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Home Instruction/Guide Service The Best Time To Fish With Us

The best time to trout fish in western North Carolina

  The Best Time of Year to Fish With Us 

 Picture of Wlison Creek

 

 

 

     The single most important environmental factor that affects a tout's feeding behavior is water temperature.  The reason that this is so important is because trout breath oxygen just like humans and thus they need a steady supply of oxygen in order to survive. However, since trout live in water and water is made from a combination of hydrogen and oxygen, you may wonder how could a trout possibly run out of oxygen? Well, the answer to that question is that a trout's gills are not designed to extract oxygen from the water molecules themselves but instead they extract dissolved oxygen from the water which consists of free roaming oxygen atoms that are not bonded to a hydrogen atom. However, in any given amount of water, there is a limited amount of dissolved oxygen and that amount is determined by the temperature of the water. For instance, the colder the water is, the more dissolved oxygen it can hold and the warmer the water is, the less dissolved oxygen it can hold. In addition to controlling dissolved oxygen content, the temperature of the water also effects a trout's metabolism such that when the water temperature is extremely cold (mid-thirties), trout tend to enter a catatonic state similar to that of hibernation in which their metabolic rate slows drastically and thus they require very little food. On the other hand, when the water temperature is extremely high (mid-seventies), then the trout's metabolic rate increases drastically and thus they require more oxygen than usual. However, since warmer water holds less dissolved oxygen than cooler water, trout start to suffocate when the water warms to around seventy degrees. Consequently, the best times of year to fish for trout here in western North Carolina are the Spring, Fall, and Winter months when the water temperature is between 45° and 65°. 

 

 

***Please note: Both our backcountry walk/wade guided trips and our fly fishing lessons are available year round. However, Hatchery Supported and Delayed Harvest waters are closed from March 1st, 2011 to April 2nd, 2011 for re-stocking. Thus all instructional trips must be booked prior to or after these dates.

 

 

 

March, April, May-

 

     The peak fishing season here in western North Carolina starts in March and continues through May. During this time, the water temperature starts to warm due to longer days in which the sun rises at a higher angle in the sky. Thus, the solar heating of the water during the day increases the trout's metabolism and causes them to feed actively while the cold nights replenish the dissolved oxygen content of the water.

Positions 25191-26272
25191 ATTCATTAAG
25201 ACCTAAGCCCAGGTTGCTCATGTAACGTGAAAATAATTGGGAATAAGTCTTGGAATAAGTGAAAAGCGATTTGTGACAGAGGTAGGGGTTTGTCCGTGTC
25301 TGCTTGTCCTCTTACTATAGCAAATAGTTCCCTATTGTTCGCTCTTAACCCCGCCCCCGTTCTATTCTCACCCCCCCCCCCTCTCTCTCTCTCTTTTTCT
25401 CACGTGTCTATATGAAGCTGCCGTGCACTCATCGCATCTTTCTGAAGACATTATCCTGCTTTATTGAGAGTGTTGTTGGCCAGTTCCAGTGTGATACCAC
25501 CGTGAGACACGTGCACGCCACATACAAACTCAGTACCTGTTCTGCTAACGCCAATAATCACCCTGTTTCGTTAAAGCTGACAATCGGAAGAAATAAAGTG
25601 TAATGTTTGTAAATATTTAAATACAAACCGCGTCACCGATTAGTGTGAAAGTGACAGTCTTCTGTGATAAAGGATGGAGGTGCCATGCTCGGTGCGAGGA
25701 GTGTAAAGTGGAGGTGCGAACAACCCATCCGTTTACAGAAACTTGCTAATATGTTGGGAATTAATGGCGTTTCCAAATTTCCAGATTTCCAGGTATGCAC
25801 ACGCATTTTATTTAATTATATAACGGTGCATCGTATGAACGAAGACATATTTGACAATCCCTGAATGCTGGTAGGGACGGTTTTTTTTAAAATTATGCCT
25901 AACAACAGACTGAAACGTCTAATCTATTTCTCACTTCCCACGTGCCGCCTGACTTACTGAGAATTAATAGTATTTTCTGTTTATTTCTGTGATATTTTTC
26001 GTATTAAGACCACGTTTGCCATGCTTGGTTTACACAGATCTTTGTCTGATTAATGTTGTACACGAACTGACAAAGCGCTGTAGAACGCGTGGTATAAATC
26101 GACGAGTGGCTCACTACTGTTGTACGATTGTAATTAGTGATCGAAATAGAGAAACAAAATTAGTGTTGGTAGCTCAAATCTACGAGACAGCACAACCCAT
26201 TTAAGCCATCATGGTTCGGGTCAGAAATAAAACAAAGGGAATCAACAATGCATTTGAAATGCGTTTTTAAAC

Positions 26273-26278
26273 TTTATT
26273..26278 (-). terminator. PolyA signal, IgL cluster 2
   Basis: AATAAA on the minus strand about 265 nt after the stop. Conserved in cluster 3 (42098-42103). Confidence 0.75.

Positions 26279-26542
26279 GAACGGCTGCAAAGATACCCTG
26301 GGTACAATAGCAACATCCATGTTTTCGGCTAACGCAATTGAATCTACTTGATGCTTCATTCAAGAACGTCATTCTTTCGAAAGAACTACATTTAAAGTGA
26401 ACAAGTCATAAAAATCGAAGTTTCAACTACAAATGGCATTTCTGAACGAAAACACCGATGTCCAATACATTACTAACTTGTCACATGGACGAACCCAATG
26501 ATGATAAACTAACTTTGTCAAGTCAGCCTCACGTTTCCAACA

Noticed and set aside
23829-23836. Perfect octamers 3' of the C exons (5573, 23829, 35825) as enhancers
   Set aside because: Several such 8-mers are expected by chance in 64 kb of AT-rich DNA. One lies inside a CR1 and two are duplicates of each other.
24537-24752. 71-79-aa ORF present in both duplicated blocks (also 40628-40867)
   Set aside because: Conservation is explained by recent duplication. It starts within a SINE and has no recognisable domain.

June, July, August-

     In June, we enter the dog days of summer here in western North Carolina. Consequently, due to the hot days and warm nights, the dissolved oxygen content of the water diminishes drastically and although the trout are willing to feed actively during this period, the lack of oxygen tends to limit their ability to do so. Thus, when trout fishing during these months, migrate to higher elevations and fish in small lakes or look for heavily shaded streams where the trout are more likely to be feeding actively.

 

 

September, October, November-

 

     Once again, we have a peak trout fishing period here in western North Carolina during the Fall months of September, October, and November. During this time, the days start to grow shorter and the angle of the sun is a little lower in the sky so the days are cooler than in the summer months. Thus, the water temperature cools a bit which increases the availability of dissolved oxygen in the water which in turn allows for increased feeding activity.

 

 

December, January, February-

 

     During the winter months here in western North Carolina, the short days combined with the low angle of the sun in the sky cools the water temperature drastically and thus slows the trout's metabolic rate; causing them to feed less often. However, since the amount of dissolved oxygen in the water is drastically increased during the winter months, trout will often feed actively on slightly warmer, sunny days. Thus, fly fishing for trout in the winter months here is often far more productive that fishing for them during the summer months.

 

 

 

 

 

 

Bill Bernhardt

Instructor & Guide

Harper Creek Fly Fishing Company

 


 

 

 

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